Calling an LMS a MOOC will only confuse the learner. Perhaps the Learning Management System (LMS) is not the best of terms to use when seeking to encourage learners to engage with e-learning courses; indeed when we first launched back in 1995 we described our tool as a Training Management System, a phrase still very much in use today. We realised some years ago that even this restricted the vision of what a fully developed training tool could achieve and rebranded our system as "Enable", giving it strong learner focus. In our view the term LMS is possibly guilty of having too much emphasis on management and not enough on learning. Blackboard Pushes LMS Platforms for MOOC Use Distance Learning | News Blackboard Pushes LMS Platforms for MOOC Use By Dian Schaffhauser07/10/13 Blackboard's CourseSites is wooing additional institutions to its free learning management offering to run their massive open online courses (MOOCs). During the company's annual conference it announced that 15 colleges and universities will be trying out their MOOCs through the learning management system (LMS). Under the agreement, according to a statement, the schools retain control of all "current and future revenue associated with MOOCs," whether those are offered for pay or for credit.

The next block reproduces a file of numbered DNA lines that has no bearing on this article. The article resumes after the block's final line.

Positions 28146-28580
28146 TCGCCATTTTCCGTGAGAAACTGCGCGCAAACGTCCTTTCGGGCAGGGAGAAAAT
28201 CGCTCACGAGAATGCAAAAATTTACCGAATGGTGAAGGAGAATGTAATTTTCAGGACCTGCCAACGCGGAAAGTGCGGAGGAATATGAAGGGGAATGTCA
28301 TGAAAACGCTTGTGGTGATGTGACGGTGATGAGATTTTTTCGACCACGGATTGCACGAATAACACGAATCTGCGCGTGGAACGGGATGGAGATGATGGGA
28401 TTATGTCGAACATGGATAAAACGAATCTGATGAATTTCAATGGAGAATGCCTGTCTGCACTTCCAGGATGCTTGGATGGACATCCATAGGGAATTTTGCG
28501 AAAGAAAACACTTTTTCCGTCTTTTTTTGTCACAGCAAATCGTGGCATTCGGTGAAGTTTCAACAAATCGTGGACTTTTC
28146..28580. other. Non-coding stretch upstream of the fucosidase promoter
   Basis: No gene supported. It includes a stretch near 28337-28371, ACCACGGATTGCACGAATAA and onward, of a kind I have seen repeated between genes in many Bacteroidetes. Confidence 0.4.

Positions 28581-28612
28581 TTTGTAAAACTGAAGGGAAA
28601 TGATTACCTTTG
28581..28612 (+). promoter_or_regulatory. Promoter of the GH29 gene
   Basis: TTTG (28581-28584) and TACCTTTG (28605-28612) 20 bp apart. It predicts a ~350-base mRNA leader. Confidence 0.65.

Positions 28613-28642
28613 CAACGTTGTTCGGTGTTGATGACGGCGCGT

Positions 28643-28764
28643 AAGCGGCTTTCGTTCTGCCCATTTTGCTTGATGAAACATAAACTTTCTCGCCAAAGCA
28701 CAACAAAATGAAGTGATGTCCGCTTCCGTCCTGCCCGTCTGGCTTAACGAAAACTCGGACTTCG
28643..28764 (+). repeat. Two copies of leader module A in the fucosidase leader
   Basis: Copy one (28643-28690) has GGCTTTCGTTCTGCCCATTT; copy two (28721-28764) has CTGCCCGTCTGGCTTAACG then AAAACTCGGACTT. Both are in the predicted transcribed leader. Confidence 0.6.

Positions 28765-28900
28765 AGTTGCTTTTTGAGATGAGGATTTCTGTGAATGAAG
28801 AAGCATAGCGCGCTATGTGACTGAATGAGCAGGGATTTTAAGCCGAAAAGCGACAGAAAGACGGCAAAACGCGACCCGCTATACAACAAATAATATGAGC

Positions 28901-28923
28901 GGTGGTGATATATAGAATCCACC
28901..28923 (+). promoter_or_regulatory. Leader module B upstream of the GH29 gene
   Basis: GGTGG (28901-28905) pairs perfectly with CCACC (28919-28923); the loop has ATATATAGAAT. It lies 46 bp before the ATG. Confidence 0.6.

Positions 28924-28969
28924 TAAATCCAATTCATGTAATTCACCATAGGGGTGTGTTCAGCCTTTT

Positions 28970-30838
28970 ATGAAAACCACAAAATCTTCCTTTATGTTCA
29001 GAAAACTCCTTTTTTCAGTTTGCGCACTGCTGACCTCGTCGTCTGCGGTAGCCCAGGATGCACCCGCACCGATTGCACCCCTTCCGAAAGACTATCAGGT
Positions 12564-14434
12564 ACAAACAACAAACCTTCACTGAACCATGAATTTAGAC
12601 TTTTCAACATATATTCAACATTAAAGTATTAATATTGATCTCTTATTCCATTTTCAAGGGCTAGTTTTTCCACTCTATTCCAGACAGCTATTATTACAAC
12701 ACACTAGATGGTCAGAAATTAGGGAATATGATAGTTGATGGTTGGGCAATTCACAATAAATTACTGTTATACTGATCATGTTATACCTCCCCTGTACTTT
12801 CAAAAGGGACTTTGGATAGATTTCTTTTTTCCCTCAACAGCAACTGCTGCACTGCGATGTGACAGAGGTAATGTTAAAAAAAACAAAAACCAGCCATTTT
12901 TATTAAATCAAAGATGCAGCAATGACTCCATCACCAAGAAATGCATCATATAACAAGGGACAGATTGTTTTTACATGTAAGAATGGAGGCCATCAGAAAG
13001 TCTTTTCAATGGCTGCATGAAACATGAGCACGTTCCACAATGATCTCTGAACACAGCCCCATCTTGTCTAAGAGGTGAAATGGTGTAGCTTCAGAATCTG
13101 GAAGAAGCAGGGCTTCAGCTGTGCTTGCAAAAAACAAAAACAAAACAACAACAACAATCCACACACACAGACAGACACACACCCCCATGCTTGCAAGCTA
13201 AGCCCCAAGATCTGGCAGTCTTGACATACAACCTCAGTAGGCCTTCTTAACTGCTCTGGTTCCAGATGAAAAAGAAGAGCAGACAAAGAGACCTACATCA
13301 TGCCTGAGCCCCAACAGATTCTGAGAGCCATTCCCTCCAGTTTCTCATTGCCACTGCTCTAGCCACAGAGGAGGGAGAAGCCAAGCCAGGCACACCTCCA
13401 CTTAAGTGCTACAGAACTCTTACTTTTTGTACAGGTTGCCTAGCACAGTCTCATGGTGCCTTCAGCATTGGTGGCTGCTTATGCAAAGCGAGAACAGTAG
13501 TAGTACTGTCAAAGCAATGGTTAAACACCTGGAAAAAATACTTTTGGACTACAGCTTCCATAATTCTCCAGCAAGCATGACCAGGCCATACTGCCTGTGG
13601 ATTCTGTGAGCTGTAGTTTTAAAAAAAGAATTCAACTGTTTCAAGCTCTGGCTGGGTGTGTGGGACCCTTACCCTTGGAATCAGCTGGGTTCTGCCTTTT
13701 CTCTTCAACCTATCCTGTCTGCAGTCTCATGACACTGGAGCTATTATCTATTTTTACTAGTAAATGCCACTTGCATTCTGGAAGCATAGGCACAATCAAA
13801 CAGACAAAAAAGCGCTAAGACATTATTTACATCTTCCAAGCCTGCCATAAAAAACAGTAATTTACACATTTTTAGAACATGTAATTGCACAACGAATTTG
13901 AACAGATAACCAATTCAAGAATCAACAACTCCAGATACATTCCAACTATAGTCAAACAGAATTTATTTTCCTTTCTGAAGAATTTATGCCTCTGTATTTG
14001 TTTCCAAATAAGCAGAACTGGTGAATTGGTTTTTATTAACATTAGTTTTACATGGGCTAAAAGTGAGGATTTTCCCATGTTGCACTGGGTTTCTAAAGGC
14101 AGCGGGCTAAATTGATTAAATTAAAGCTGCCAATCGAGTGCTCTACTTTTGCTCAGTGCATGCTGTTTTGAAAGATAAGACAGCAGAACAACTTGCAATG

Corporate MOOC vs. Your Existing Learning Systems We’re putting together a series of blog posts around the topic of corporate MOOCs. We hope this helps you understand and frame how a corporate MOOC could add value to your business. If you’re interested in learning more, be sure to read our other blogs about corporate MOOCs. You might be wondering why you should consider a corporate MOOC if you already have both training systems and collaboration systems in place. Our answer: “Exactly!” The fact that your systems are separate demonstrates what you just might gain by investing in a corporate MOOC solution.
How are Companies Using MOOCs Today? Two weeks ago, I wrote my first blog post on corporate “massive open online courses,” or MOOCs. I described their origins in higher education and the value that corporations are beginning to achieve by using MOOCs to meet specific business objectives. Over the past few months, my colleagues and I have had dozens of conversations with business and learning leaders, seeking to understand how they are using MOOCs today, what applications they envision for their diverse audiences, and what ideas they have for using them in the future. We’ve learned a lot about MOOC applications in the corporate world, and we’ve identified some key themes: